Japan Foreign Minister Fumio Kishida and French counterpart Laurent Fabius agreed in a meeting on Tuesday that North Korea should not be allowed to possess nuclear weapons, and that the international community must be consistent in sending that message to the hermit country. Given Pyongyang’s bellicose attitude in the past few months, both countries are convinced that nuclear weapons in North Korean hands would only give the isolated country more leverage to threaten other countries.
The international community, spearheaded by the United Nations, has employed strict and forceful sanctions on North Korea as it continued development in its nuclear program, going ahead with its nuclear test early this year, to the chagrin of a huge number of countries which have spoken against it. The sanctions then caused North Korea to start a barrage of aggressive behavior, which included almost daily threats of nuclear war and invasion, culminating in the preparation of a medium range Musudan ballistic missile for launch. The hermit nation has since then toned down on its threats and apparently moved the missile away from launch readiness preparations. France and Japan agree that for the stabilization of the region, the international community of nations must be vigilant against North Korea’s nuclear weapons development program.
During their Tokyo meeting, both foreign ministers also agreed to strengthen the exchange of information to ensure the safety of companies operating in Asia and Africa. Foreigners, including 10 Japanese nationals, died in a hostage crisis at a natural gas complex in Algeria in January. Japanese Prime Minister Shinzo Abe, in an earlier meeting with Fabius, conveyed his gratitude to French President Francois Hollande for his assistance during the crisis. Both countries are prepping for the French leader’s visit to Japan in June.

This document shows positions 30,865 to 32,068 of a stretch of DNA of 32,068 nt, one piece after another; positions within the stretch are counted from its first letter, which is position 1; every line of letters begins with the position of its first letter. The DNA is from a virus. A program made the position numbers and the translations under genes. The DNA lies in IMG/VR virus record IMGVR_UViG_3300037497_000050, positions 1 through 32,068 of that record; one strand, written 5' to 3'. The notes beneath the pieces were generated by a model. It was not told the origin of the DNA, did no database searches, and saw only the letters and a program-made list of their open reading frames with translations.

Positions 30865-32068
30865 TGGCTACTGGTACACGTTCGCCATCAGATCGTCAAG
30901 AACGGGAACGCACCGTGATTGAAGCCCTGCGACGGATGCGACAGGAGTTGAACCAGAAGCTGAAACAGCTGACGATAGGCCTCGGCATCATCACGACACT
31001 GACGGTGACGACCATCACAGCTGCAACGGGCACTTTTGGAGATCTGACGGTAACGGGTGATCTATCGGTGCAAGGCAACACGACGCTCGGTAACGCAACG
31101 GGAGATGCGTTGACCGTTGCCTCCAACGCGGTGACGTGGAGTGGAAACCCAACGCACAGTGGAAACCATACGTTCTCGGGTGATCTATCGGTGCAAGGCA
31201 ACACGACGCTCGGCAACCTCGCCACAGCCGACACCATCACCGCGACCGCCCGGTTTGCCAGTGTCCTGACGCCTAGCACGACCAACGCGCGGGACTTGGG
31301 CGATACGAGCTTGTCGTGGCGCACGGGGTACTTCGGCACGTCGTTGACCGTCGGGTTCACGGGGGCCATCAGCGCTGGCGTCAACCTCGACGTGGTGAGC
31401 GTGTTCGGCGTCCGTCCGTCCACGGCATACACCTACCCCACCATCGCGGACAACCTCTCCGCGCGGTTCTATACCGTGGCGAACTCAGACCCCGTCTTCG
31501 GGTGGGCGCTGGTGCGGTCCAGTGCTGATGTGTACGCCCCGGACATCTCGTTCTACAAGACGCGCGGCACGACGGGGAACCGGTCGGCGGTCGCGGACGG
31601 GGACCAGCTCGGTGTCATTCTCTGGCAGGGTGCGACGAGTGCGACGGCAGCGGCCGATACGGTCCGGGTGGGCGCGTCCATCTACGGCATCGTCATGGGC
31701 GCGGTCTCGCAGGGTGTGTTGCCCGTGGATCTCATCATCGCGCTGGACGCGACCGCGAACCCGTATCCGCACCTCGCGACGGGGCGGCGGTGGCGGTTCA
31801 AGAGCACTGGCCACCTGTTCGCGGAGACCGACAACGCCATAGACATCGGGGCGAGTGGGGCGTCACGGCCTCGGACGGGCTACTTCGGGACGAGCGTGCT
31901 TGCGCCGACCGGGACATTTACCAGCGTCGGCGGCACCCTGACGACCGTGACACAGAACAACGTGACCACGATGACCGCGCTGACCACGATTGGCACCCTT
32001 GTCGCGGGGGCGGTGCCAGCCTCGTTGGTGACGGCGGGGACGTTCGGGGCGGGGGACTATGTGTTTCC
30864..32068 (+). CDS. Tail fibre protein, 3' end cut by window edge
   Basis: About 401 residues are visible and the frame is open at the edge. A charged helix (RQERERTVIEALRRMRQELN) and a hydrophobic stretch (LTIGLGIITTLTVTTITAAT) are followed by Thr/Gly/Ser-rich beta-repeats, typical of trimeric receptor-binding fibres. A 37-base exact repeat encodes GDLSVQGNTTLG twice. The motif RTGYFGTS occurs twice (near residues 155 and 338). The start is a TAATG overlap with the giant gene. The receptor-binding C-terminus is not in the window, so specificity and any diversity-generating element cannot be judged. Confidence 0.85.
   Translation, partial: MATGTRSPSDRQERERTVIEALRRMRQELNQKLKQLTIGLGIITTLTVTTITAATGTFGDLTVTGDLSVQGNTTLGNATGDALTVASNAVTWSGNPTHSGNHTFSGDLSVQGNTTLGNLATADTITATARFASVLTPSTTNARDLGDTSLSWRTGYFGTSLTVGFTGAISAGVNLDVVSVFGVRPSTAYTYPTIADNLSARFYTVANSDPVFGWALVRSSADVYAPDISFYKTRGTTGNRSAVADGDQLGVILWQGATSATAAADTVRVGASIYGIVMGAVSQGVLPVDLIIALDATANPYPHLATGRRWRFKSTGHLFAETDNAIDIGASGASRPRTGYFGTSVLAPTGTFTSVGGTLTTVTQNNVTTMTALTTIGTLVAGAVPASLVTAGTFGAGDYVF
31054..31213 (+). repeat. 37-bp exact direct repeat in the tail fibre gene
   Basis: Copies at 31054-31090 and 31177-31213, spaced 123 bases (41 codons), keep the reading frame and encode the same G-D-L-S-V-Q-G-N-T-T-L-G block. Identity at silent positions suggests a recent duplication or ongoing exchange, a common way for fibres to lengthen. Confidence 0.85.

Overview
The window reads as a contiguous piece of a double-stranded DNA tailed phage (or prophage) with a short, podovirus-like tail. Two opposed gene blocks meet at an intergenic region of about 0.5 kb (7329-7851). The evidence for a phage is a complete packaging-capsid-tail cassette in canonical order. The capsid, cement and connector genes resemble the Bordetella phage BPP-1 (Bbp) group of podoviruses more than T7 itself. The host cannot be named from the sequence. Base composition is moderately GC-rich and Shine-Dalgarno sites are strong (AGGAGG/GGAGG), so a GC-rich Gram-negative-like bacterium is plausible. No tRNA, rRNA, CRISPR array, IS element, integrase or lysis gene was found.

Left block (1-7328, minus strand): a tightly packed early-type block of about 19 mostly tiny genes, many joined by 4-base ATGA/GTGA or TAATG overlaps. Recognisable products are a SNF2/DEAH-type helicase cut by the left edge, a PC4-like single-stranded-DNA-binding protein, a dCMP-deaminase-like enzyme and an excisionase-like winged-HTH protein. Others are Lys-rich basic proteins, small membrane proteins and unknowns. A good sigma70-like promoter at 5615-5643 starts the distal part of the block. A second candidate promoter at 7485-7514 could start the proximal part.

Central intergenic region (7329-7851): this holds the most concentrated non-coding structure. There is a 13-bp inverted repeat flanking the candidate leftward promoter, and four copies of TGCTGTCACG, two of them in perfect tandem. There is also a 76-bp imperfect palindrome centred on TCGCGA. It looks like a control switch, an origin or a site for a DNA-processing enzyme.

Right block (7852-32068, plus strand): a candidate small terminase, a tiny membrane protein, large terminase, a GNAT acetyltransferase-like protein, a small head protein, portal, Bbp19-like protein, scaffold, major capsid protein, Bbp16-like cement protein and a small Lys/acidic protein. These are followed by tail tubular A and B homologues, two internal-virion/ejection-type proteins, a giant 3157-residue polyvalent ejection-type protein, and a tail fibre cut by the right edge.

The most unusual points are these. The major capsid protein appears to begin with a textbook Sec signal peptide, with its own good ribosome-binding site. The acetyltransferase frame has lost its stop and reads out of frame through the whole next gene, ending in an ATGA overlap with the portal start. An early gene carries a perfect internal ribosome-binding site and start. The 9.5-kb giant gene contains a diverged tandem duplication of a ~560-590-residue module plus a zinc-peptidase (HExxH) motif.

Kishida also briefed Fabius on recent maritime issues in the Asia-Pacific region and how Japan interprets them, touching on China’s increasing assertiveness in the region and their ongoing territorial dispute about the Senkaku/Diaoyu island chain. Kishida is believed to have requested France to refrain from selling helicopter landing equipment to China, given that Beijing may install it on surveillance vessels which can enter Japanese waters around the disputed islands. France has reiterated its position that the equipment sold to China was not for military use and employs civilian technology, and as such still complies with the European Union ban on arms sales to China. Lastly, Kishida also proposed a “special partner relationship” agreement between Japan and France to be made formal on the occasion of President Francois Hollande’s visit to Japan between June 6 and 8, to which Fabius agreed.
[via Global Post]